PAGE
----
Gurugram: Air quality fluctuates with seasonal changes; pollution expected to surge in next two weeks
After recording ‘moderate’ air quality for two weeks in succession — from September 9 to September 22 — air pollution readings in the city have shown a wide variation in the past five days, with experts warning that the city’s air quality is likely to deteriorate in the next few weeks due to the incoming pollutants from stubble burning in the neighbouring states.
From 184 on the Central Pollution Control Board’s (CPCB) daily air quality index (AQI) bulletin on Saturday (the highest concentration of pollutants recorded all month), the city on Sunday recorded 82 on the AQI, indicating ‘satisfactory’ air (among the lowest recorded in September).
Experts and officials attributed these wide variations to the changing meteorological conditions. “When air quality varies so widely from day to day, it means we are in a transitory period, in terms of weather and meteorology. For example, on September 23 and 24, wind speeds in Gurugram were very high and the winds were accompanied by light showers. This helped to bring air quality back into the satisfactory AQI range. But on September 26, when wind speed was low and atmospheric moisture was high, the reading shot back up because particulate matter was being ‘held’ in the atmosphere,” said Sachin Panwar, a city-based air quality scientist.
The next two weeks, however, are likely to witness a steep deterioration in the air quality, with transboundary pollutants from across the Indian border, as well as from Punjab, expected to accumulate in the northern Indian plains. “The next couple of weeks will give us an idea of how the winter will progress. Incoming pollutants due to crop stubble burning are expected to reach NCR within the next week itself,” said Kuldeep Singh, regional officer, Haryana State Pollution Control Board (HSPCB).
Changes in atmospheric temperature, Singh, will also play an important role in determining the nature and extent of pollution in the coming days. “The daily maximum temperature has been around 35 degrees throughout September, and it dropped sharply to about 33 degrees Celsius over the weekend. But this was immediately followed by high wind speeds, which improved the air quality on Sunday,” he said.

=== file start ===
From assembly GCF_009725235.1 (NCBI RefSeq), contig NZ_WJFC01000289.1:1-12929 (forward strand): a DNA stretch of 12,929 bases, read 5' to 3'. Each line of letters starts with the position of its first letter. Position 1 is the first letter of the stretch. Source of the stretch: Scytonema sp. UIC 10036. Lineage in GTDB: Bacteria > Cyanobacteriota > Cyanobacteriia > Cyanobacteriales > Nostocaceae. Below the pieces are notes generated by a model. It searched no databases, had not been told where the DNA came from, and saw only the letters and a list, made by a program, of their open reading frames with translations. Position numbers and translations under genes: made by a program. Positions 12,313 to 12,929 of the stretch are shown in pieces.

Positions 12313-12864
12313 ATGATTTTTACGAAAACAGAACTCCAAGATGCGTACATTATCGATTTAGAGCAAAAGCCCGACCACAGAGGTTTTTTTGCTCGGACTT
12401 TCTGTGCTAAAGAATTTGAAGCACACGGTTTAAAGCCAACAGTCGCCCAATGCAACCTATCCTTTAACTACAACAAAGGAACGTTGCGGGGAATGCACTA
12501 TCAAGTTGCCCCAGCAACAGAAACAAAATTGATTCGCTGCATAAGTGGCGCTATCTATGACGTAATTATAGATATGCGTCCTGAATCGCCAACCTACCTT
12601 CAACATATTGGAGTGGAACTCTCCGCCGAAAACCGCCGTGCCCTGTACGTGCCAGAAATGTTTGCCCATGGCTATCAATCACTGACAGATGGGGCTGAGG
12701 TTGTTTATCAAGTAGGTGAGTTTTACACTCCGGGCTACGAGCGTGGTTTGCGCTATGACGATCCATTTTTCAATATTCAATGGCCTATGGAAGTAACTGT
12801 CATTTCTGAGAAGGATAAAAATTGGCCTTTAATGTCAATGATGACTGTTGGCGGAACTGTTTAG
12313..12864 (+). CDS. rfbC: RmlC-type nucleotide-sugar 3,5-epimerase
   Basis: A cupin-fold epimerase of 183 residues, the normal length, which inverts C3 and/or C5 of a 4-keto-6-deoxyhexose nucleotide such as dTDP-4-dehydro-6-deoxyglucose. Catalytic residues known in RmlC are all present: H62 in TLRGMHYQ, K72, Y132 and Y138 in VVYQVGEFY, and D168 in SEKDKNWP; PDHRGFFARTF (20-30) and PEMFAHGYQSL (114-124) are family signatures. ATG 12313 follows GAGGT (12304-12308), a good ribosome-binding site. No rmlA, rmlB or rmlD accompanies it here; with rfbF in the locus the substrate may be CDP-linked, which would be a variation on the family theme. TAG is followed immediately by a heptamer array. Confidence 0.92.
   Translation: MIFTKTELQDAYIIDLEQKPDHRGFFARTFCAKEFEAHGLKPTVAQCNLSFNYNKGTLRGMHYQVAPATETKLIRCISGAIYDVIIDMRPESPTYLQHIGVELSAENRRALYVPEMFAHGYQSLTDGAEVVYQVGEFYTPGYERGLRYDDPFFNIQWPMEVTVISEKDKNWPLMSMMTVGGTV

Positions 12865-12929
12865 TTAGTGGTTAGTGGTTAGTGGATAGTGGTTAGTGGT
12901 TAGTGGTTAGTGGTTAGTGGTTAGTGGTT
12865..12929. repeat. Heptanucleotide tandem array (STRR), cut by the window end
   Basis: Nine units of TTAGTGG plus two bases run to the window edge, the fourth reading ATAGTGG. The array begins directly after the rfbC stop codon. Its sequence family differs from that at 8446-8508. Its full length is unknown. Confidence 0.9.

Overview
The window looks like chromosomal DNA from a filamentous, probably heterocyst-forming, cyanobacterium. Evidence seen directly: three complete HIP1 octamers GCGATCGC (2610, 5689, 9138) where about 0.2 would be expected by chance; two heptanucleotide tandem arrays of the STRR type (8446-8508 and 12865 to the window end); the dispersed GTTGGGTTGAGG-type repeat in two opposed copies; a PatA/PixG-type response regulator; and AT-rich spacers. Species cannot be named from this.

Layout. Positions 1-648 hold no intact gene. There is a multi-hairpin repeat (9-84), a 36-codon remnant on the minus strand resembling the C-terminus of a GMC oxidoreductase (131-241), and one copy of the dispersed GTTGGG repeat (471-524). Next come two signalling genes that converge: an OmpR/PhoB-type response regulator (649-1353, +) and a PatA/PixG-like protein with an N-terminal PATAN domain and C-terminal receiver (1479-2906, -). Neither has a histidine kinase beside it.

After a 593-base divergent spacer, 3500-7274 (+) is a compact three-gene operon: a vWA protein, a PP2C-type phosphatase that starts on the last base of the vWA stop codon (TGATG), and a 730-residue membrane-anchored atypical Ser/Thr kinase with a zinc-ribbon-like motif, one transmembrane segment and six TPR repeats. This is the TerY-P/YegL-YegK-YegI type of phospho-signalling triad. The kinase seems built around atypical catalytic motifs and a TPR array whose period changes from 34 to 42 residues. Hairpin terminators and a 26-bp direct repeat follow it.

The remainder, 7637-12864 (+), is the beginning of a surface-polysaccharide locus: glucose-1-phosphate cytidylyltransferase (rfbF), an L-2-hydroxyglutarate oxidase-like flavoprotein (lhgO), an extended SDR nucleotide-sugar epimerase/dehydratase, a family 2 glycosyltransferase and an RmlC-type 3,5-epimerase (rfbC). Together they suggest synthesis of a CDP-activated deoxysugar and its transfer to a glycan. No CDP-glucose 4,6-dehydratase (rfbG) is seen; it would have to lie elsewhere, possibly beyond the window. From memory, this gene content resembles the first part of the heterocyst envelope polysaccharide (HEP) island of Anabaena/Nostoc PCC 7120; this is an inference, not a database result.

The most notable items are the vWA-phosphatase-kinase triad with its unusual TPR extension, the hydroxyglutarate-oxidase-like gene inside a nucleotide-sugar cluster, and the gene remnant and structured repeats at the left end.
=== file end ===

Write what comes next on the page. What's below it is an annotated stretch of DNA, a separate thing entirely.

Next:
According to the Early Air Quality Warning System for Delhi-NCR, operated by the Indian Institute of Tropical Meteorology, “The air quality over Delhi-NCR is likely to improve marginally but remain in the moderate category on 27.09.2020 and 28.09.2020. The air quality is likely to remain in moderate category on 29.09.2020.” The forecast also states, “The predominant surface wind is likely to be coming from northwest direction in Delhi with wind speed up to 20 kmph, mainly clear sky and strong surface winds (20-30 kmph) during the day on 29.09.2020.”
Experts said that while these high speed winds may have a positive impact on air quality in Gurugram in the short term, they will eventually bring in pollutants from crop burning within the next two weeks. “Once the temperature drops and winter commences, there will be little wind left to disperse these pollutants, and we can expect the AQI in Gurugram to touch about 250, in the poor category,” said Panwar.
September 21: 112
September 22: 139
September 23: 82
September 24: 97
September 25: 114
September 26: 184
September 27: 89
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Monsoon elevates Adam Khan’s tomb into an emergency sanctuary for passersby (and dogs) speared by sudden showers. Perched atop a Mehrauli hillock, the monument overlooks the Qutub Minar, which appears totally bechara and defenceless in the heavy rain.